The Tansy is to be found in hedge-banks, and by the roadside, or on the borders of the fields in many places all over the country, though in the North it is not very common. It flowers in autumn, and is a tall, bushy plant, with large green, ferny leaves.
The Tansy has a short, green stem rising stiff and straight from the ground, and this stem branches at the top into three or four forks. Each of these forks divides again into two or three smaller forks, and there is a flower which looks like a yellow button at the end of each fork.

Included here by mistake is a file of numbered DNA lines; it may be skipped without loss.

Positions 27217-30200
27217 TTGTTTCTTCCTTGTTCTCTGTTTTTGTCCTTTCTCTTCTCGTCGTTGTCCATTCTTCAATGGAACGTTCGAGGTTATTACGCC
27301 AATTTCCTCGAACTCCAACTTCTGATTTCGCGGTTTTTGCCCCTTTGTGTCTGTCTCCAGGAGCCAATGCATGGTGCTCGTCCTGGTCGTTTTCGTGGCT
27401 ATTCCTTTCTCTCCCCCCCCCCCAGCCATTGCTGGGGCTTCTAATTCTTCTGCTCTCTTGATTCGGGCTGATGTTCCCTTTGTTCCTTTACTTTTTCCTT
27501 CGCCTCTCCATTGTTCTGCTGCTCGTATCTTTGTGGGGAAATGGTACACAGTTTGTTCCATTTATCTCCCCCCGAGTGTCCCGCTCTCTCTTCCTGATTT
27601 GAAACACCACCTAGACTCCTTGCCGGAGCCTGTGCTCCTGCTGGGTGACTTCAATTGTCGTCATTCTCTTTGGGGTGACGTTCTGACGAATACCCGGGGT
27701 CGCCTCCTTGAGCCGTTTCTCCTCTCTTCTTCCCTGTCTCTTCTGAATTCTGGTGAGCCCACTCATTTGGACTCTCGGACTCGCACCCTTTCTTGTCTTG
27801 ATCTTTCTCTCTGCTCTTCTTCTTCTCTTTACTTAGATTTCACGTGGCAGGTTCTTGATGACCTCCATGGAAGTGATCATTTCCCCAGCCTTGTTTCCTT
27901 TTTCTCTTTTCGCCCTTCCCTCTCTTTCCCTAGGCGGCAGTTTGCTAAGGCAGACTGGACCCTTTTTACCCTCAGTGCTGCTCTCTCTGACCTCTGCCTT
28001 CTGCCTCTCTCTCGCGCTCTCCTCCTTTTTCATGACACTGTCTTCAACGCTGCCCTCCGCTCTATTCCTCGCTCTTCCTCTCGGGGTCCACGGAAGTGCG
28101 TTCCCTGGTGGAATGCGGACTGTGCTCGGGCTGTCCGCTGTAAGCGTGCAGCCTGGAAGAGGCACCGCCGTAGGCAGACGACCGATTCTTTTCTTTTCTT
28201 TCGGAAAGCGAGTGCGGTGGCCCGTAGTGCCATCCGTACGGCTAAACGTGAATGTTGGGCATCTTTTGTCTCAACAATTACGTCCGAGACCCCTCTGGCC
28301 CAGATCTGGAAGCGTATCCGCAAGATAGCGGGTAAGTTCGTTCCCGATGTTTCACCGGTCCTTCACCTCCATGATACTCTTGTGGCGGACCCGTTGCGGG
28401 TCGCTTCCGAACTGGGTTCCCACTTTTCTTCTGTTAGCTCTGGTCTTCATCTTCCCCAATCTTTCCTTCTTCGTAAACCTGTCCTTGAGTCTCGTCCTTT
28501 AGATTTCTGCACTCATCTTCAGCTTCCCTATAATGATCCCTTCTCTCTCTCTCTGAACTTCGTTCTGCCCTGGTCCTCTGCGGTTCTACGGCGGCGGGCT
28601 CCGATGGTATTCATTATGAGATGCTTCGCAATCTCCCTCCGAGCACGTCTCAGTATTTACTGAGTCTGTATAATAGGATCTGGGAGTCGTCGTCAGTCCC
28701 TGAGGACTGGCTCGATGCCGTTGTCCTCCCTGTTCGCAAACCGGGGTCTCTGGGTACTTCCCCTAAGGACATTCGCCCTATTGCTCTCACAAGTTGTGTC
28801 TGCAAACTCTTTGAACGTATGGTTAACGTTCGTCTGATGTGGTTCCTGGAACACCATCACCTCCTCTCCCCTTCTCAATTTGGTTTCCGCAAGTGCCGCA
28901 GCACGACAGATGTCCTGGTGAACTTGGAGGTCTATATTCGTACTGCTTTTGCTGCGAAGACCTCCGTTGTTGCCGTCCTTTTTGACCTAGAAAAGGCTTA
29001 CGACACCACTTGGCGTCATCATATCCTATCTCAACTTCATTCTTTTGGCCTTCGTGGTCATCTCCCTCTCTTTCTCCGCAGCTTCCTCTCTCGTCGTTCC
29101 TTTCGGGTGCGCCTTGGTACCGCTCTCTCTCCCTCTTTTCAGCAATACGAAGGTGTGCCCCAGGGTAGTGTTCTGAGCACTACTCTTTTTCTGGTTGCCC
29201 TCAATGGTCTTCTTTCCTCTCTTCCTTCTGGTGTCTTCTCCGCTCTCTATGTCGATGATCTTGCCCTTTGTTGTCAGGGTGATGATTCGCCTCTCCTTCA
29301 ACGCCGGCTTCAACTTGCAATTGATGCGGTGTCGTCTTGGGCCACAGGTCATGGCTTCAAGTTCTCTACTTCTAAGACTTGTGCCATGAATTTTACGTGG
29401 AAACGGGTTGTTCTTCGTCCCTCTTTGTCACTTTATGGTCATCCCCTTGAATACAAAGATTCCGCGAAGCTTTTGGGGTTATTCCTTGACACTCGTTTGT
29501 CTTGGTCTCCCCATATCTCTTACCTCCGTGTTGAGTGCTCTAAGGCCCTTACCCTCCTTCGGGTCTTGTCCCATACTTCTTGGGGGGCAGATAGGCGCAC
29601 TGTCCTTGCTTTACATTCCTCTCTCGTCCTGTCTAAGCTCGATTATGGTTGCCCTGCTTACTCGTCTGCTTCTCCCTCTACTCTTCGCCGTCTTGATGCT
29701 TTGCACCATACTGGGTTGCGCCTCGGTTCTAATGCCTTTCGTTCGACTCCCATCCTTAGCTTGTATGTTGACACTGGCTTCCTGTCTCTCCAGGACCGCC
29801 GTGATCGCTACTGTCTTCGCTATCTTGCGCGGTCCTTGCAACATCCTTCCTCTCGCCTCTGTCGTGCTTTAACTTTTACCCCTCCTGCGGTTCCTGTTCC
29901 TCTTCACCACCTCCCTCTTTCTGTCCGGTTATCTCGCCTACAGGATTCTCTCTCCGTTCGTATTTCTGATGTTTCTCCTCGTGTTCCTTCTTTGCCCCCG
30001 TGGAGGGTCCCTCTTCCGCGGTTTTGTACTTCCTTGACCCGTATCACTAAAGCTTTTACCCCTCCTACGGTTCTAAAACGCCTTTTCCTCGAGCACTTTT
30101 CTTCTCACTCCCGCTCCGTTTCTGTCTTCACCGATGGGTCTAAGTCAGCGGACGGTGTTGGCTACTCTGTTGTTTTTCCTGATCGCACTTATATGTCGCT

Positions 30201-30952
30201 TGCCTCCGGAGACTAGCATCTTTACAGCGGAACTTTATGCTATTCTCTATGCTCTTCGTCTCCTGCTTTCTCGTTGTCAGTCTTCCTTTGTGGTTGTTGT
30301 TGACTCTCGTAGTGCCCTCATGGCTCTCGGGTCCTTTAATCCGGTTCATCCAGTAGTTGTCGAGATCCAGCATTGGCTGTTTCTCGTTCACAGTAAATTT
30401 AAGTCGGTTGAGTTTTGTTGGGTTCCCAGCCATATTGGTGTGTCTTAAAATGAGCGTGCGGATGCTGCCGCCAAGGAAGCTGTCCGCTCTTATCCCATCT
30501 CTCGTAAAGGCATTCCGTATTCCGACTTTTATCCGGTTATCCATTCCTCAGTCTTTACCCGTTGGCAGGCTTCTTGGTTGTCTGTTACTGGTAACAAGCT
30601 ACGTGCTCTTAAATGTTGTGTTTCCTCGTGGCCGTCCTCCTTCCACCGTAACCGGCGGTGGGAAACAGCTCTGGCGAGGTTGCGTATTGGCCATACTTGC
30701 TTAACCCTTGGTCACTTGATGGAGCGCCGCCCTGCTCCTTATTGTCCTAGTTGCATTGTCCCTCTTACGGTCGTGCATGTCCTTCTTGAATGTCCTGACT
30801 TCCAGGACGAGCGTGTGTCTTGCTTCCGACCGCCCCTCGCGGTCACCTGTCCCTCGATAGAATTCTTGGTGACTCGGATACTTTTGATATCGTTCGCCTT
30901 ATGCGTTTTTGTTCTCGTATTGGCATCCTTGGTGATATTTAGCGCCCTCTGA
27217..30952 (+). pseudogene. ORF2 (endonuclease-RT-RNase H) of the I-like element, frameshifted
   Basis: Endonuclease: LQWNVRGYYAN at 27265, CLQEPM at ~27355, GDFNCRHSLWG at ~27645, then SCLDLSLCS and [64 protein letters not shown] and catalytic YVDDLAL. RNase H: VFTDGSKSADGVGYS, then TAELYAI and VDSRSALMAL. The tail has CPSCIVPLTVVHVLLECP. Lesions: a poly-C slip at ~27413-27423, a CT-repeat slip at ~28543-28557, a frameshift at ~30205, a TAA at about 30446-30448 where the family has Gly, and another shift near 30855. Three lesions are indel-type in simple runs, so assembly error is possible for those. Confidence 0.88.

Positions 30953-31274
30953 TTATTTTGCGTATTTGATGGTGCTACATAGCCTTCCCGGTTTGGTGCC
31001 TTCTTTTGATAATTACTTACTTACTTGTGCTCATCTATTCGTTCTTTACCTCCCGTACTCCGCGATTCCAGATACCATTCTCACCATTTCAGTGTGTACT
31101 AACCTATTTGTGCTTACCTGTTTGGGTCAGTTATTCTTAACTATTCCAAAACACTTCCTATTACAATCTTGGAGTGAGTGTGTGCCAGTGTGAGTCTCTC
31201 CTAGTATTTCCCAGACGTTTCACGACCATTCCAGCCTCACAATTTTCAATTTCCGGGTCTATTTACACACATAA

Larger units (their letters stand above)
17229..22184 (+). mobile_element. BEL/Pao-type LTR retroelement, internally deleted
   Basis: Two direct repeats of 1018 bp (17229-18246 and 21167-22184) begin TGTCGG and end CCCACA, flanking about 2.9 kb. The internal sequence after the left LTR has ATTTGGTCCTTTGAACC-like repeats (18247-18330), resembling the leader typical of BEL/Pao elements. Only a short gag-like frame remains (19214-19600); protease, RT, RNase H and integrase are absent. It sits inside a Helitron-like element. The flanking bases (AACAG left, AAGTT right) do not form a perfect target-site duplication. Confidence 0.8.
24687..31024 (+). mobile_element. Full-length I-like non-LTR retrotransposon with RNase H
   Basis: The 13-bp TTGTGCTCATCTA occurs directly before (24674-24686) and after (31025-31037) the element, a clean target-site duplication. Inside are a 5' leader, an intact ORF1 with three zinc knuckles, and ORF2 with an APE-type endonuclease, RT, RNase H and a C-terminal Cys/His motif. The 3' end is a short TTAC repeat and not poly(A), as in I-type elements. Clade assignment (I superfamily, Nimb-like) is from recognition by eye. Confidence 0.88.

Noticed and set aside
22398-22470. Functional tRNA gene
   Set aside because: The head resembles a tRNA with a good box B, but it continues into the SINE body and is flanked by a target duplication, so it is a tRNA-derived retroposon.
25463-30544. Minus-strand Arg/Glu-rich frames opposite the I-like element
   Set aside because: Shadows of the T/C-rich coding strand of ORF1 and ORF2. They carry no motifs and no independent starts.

If you pick one of these yellow buttons to pieces you find that it is made up of a great many yellow tubes, with a swollen green part at the bottom. These yellow tubes are of two kinds. In some the mouth of the tube is cut evenly all round into small scollops, and in others there is a yellow strap at one side of the tube. These tubes stand on a round disc, and at the back of this disc there is a thick double row of small green pointed leaves, which form a green cup behind the yellow buttons.
The leaves of the Tansy are like coarse ferns. They are feather-shaped, with deeply cut divisions, and each division is toothed at the edges. The Tansy has a strong scent, especially when you crush its leaves or stalks.
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